Memorial Day - I haven’t raised many seedlings from it, but definitely one of the better, fragrant pink HTs in the inland areas here.

New Zealand - pretty, fragrant and refuses to flower at all when it gets HOT here.

Perfect Moment - I grew this before it was introduced. I agree with Mr. Kordes, “there is ONE perfect moment…” However, it is as fleeting as ice in Death Valley, leaving you to deal with an intensely thorny, mildewy mess. Had it not been for other family members insisting that one, fleeting perfect moment was worth the wait and garden space, it would have been out of here before it did the only honorable thing and died.

Pristine - hard to find around here these days, probably due to the intense amount of sharp, strong prickles and chronic rust.

Queen Elizabeth - legendary for its ability to grow (even heavily virused), flower and rust anywhere a plant can be expected to grow. My youngest sister has three mountains of it in her Newhall garden which are over forty years old, inherited with the purchase of their house. With aridity, it is amazing. The two thirty-five plus year old bushes of it in this garden are amazing in their tenacity and enormity, even with rust. Definitely one you can pollinate with dirt, particularly if you desire raising enormous, vigorous, dirty, rusty seedlings. Excellent where it’s excellent. The mow/blow/goers here buy it because it is the largest canned, flowering rose with the biggest pink flowers they can find at Home Depot.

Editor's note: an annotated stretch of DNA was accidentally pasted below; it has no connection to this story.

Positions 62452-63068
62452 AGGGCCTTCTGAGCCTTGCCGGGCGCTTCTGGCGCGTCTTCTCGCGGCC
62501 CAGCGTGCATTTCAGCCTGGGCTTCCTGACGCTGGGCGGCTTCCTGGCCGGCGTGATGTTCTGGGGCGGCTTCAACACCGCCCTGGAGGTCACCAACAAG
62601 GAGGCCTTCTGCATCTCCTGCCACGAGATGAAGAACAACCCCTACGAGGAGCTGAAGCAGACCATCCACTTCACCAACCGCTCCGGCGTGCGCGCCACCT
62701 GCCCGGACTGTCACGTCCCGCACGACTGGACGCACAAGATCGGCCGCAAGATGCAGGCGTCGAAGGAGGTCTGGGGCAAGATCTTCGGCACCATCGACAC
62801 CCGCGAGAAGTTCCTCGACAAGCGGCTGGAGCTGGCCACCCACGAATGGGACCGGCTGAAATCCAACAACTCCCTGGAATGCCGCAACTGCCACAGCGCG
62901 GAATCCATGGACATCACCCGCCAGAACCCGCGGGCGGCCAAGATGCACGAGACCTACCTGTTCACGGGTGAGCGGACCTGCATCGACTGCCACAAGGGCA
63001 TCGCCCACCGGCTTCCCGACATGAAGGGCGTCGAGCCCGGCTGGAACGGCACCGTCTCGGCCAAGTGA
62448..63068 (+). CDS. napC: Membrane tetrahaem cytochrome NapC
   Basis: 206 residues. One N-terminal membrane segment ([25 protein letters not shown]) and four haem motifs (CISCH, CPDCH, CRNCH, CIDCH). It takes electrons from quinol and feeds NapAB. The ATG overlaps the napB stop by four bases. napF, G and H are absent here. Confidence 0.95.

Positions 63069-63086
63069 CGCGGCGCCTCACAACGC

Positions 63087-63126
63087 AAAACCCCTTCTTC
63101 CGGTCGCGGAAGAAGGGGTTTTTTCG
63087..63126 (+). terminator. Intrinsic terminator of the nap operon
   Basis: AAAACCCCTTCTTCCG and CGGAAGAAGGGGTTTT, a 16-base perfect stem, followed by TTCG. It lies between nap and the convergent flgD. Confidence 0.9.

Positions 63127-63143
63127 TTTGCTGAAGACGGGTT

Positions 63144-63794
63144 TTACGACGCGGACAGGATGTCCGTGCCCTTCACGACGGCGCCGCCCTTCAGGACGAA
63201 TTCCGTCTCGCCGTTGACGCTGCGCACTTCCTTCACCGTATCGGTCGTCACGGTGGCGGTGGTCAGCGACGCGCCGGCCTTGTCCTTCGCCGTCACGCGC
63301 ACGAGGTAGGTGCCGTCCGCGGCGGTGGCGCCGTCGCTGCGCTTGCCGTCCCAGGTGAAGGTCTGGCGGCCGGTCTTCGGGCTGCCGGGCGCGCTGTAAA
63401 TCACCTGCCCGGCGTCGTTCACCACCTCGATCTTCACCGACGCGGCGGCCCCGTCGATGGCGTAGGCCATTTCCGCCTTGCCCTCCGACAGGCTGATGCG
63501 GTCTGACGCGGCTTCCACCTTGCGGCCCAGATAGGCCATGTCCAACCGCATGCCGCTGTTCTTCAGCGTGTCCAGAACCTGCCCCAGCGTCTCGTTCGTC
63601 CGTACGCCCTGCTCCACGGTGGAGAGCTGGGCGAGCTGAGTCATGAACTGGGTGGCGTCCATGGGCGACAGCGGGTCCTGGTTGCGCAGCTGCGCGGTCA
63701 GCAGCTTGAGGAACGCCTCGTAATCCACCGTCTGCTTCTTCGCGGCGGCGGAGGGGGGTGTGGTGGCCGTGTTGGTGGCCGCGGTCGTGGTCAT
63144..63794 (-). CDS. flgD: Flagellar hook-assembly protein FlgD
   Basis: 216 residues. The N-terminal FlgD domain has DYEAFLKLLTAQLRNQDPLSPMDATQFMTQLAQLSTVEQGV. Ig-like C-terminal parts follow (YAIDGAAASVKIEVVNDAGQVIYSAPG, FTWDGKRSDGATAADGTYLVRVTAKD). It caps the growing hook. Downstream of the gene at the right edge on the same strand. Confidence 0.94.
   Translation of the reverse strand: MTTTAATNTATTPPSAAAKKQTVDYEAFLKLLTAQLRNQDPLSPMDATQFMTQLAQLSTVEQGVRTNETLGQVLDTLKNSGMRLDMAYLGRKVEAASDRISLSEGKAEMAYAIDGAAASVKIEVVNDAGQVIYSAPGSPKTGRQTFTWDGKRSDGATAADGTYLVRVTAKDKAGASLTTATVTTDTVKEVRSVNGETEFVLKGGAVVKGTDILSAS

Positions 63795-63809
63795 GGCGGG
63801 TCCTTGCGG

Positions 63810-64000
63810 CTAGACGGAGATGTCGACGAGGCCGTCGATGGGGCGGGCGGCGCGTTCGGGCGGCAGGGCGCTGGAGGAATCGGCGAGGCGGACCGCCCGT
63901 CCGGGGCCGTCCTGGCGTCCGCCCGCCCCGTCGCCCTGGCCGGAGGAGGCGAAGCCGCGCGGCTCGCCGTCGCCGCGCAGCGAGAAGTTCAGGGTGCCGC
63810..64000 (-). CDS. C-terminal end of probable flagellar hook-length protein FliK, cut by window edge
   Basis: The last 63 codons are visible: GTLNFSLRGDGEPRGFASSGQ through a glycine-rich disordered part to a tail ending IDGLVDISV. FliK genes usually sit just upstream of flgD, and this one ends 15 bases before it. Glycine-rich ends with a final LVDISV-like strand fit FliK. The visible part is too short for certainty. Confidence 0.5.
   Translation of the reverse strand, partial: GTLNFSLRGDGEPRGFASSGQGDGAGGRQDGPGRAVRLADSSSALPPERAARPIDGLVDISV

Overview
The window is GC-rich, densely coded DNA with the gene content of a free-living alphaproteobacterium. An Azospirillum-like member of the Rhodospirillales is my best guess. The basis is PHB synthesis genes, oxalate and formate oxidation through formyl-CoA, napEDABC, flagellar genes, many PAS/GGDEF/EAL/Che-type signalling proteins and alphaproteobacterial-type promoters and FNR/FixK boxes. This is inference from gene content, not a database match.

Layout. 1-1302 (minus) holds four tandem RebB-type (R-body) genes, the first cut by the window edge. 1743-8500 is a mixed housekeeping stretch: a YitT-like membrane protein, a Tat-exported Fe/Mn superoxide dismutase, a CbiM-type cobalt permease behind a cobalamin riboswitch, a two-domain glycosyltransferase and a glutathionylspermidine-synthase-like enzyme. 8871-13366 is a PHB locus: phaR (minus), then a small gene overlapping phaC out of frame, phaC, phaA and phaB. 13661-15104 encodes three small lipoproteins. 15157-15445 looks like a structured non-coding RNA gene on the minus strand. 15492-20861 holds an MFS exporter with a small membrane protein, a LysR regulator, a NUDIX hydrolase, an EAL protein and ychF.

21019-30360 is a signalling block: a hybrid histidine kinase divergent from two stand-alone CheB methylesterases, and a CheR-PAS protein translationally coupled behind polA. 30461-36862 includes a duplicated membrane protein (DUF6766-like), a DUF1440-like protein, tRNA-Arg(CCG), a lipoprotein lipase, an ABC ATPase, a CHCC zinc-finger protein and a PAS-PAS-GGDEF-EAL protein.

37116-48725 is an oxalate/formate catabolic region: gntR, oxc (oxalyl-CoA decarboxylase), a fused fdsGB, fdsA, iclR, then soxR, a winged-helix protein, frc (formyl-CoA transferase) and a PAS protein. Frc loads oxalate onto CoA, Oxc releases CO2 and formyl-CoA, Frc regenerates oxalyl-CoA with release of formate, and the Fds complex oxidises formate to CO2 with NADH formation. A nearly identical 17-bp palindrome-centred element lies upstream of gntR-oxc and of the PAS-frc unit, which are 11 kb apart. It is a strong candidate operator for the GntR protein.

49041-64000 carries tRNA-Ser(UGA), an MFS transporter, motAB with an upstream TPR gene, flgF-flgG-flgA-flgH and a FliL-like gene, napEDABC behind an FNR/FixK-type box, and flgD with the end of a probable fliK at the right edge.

Rio Samba - another “perfect moment” situation. When in flower, it will sell all day long, only to be dumped and replaced with a new one once the flowers fall and the plant falls apart from every fungal issue known to man. Not vigorous and susceptible to all fungi in my experience. “Pretty when it’s pretty”.